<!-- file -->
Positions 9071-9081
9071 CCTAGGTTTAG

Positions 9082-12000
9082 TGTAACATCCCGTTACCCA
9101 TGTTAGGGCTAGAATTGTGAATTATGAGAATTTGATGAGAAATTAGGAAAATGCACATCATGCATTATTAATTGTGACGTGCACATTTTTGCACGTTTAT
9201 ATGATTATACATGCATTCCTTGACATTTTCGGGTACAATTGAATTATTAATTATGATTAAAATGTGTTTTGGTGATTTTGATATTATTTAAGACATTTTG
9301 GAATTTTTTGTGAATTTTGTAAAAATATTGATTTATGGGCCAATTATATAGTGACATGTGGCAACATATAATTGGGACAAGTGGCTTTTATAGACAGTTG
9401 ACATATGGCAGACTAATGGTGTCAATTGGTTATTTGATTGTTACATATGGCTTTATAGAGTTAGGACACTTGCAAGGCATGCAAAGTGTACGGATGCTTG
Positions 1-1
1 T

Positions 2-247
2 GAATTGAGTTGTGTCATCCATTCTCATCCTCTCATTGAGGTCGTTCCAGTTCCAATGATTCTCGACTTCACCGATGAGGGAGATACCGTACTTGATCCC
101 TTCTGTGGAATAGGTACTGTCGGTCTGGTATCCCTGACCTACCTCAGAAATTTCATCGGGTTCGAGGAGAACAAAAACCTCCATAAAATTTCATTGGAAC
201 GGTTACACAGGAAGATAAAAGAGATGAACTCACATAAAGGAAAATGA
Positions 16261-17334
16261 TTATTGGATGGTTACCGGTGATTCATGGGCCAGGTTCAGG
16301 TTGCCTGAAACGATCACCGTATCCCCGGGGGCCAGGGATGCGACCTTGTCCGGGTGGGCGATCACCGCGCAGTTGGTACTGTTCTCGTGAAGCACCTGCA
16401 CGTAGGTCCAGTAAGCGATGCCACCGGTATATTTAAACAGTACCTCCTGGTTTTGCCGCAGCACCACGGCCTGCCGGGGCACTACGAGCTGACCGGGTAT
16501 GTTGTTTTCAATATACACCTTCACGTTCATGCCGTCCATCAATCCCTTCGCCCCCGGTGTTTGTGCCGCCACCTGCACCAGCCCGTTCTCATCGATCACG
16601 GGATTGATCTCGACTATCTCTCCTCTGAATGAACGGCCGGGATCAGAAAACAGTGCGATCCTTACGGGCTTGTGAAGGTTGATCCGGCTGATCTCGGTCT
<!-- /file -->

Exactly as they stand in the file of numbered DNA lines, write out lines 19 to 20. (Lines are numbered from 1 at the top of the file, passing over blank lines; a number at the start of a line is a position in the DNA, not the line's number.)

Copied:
16501 GTTGTTTTCAATATACACCTTCACGTTCATGCCGTCCATCAATCCCTTCGCCCCCGGTGTTTGTGCCGCCACCTGCACCAGCCCGTTCTCATCGATCACG
16601 GGATTGATCTCGACTATCTCTCCTCTGAATGAACGGCCGGGATCAGAAAACAGTGCGATCCTTACGGGCTTGTGAAGGTTGATCCGGCTGATCTCGGTCT